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Born and educated in Mysore, T S Satyan took his first photographs as a high school student. Since then, as one of India’s earliest photojournalists, Satyan’s pictures have appeared in Life and Time, Deccan Herald and Illustrated Weekly of India. To mark the International Year of the Child in 1979, UNICEF sponsored his exhibition of photographs at the UN headquarters in New York. His published books include Exploring Karnataka, Hampi—the Fabled Capital of the Vijaynagar Empire, In Love with Life, Kalakke Kannada, his memoirs in Kannada, and Alive and Clicking. Awarded the Padma Shri by the government of India, Satyan was confered an honorary Doctor of Literature by the University of Mysore.
Mysore Narasimhachar Srinivas (1916–1999) was an Indian sociologist. He is mostly known for his work on caste and caste systems, social stratification and Sanskritisation in southern India.
Srinivas earned his doctorate in sociology from the University of Bombay and went on to the University of Oxford for further studies. Although he had already written a book on family and marriage in Mysore and completed his Ph.D. at University of Bombay before he went to the University of Oxford in the late forties for further studies, his training there was to play a significant role in the development of his ideas. Srinivas served in various institutions of repute like University of Delhi, Maharaja Sayajirao University of Baroda, Institute for Social and Economic Change Bangalore and National Institute of Advanced Studies Bangalore Srinivas died in 1999 at the age of 83.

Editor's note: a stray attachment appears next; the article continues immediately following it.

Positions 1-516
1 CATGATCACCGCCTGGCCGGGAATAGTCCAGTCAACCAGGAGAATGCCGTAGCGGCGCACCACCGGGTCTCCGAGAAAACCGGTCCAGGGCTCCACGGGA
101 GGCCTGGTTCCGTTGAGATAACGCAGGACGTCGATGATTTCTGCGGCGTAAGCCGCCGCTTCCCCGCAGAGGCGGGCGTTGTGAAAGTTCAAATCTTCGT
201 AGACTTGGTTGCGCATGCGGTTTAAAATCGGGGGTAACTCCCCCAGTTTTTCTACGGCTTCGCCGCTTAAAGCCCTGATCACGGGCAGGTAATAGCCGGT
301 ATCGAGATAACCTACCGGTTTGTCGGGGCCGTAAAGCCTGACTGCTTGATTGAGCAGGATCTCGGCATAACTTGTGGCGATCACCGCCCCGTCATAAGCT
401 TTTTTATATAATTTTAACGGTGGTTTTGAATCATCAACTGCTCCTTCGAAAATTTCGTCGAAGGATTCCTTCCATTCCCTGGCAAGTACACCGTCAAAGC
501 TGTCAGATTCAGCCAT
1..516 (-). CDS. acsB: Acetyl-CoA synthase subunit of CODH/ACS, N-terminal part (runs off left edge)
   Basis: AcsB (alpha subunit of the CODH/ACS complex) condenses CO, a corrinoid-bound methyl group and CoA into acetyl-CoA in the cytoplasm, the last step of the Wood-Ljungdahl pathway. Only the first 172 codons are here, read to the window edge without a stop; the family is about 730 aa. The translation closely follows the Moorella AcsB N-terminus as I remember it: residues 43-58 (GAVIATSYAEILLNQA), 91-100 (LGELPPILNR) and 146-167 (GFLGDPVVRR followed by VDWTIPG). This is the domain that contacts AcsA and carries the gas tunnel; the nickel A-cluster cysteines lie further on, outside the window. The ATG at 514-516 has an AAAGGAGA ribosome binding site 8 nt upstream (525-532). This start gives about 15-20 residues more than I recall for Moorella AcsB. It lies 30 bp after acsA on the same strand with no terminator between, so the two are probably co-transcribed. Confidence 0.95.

His contribution to Indian sociology and social anthropology
Srinivas’ contribution to the disciplines of sociology and social anthropology and to public life in India was unique. It was his capacity to break out of the strong mould in which (the mostly North American university oriented) area studies had been shaped after the end of the Second World War on the one hand, and to experiment with the disciplinary grounding of social anthropology and sociology on the other, which marked his originality as a social scientist.
He designed the seven-stringed violin to ensure that the accompanist could match the vocalist (the need for this was felt especially in the early and mid-20th century when no amplification devices were available). He was known as Piteelu Chowdiah - Piteelu being the word for violin in South Indian languages such as Kannada and Telugu. As he hailed from Tirumakudalu Narasipura near Mysore, so he is also known as Mysore T. Chowdiah.He was awarded the Sangeetha Kalanidhi title by Madras Music Academy in 1957.
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